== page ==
Pros: The views of the skyline from hotels in this area are spectacular. Of course you have to get the harbour view room! There are not nearly as many touts trying to sell you things as there are in TST. It is only a 15 to 20 minute walk into TST where there lots of great restaurants and bars.
Cons: Staying in East TST is a bit like staying in TST but without the benefits of having the transport on your doorstep. The neighbourhood lacks character and restaurant options.
Mongkok is known as the busiest district on the planet. It has a population density of 130,000 people per km2 and it is a major shopping and entertainment hub which means that masses more people pour into the neighborhood every evening to shop, eat and drink. If you like neon lights, crowds of people and the buzz of the city this area is for you. It is much more gritty and local than the TST neighbourhood.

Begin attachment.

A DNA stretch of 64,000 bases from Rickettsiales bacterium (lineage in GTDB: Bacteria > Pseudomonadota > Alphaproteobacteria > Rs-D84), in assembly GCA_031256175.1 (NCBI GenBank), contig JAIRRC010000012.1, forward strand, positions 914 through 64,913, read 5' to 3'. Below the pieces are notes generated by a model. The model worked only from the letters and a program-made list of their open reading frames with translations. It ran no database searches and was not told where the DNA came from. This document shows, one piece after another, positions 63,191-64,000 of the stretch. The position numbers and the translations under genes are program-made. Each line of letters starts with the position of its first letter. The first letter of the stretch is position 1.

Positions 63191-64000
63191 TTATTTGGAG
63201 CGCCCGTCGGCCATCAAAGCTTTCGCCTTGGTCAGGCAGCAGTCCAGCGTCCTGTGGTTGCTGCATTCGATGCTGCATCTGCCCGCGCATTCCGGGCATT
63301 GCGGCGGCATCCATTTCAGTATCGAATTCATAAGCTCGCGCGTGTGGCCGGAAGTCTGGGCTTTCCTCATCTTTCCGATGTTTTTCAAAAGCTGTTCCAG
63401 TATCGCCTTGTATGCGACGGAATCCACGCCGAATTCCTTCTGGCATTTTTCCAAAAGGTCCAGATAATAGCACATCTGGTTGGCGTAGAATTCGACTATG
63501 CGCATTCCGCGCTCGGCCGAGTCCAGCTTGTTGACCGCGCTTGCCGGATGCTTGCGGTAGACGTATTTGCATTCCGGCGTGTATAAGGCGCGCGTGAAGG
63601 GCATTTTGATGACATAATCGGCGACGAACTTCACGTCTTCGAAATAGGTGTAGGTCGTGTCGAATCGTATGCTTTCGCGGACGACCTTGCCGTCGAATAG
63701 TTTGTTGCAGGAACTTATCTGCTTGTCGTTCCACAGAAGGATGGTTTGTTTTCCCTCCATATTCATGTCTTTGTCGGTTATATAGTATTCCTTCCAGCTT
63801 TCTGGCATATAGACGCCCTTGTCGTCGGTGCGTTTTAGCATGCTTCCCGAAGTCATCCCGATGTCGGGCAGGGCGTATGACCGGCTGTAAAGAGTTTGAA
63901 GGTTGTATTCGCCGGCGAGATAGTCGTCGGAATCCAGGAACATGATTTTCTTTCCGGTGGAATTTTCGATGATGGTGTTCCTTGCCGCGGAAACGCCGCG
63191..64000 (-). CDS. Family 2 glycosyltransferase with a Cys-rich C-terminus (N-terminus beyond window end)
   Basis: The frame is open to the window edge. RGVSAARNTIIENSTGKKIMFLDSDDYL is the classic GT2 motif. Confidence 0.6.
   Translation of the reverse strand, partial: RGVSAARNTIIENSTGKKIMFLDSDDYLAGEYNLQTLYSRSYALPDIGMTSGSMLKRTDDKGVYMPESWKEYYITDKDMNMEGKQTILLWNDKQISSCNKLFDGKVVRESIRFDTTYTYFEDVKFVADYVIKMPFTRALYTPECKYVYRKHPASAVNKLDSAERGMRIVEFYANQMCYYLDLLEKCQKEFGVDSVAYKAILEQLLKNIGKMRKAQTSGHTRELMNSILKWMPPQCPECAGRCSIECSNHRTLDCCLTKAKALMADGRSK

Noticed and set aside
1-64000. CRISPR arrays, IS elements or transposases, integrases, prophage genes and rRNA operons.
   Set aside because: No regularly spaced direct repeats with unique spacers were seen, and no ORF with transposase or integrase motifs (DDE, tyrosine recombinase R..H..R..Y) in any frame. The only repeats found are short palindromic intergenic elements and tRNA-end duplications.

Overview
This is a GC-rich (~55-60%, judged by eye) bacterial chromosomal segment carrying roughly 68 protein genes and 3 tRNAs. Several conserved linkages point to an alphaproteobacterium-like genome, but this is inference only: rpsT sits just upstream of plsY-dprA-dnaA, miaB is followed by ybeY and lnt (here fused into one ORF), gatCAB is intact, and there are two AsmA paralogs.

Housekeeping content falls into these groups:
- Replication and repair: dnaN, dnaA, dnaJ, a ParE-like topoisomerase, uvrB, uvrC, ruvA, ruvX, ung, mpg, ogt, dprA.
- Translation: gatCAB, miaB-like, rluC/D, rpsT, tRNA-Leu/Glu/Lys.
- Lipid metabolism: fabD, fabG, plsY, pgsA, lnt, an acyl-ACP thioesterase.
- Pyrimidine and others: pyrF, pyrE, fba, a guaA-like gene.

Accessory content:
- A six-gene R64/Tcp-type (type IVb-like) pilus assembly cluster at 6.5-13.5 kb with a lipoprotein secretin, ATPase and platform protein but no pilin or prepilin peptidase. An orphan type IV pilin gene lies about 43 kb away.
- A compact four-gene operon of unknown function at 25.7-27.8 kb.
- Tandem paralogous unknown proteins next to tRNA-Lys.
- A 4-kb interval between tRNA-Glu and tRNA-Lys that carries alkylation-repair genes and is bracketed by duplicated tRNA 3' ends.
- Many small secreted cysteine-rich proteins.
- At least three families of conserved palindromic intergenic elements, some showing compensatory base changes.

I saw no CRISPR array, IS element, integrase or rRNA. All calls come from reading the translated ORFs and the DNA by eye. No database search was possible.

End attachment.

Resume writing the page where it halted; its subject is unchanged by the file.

Characteristics: Crowded, busy, local, full of neon lights and markets.
Transport: Mongkok is on the red line of the MTR (subway). It is 3 stops and about 7 minutes north of TST. It is 5 stops and about 12 minutes to Central station on HK Island.
Pros: Mongkok is home to the Ladies Market, the Goldfish Market, the Bird Market and the Flower market; all big tourist attractions. It is a fun gritty neighbourhood that doesn’t sleep. You can find a lot of cheap hotel options in this neighbourhood. Including the short stay variety!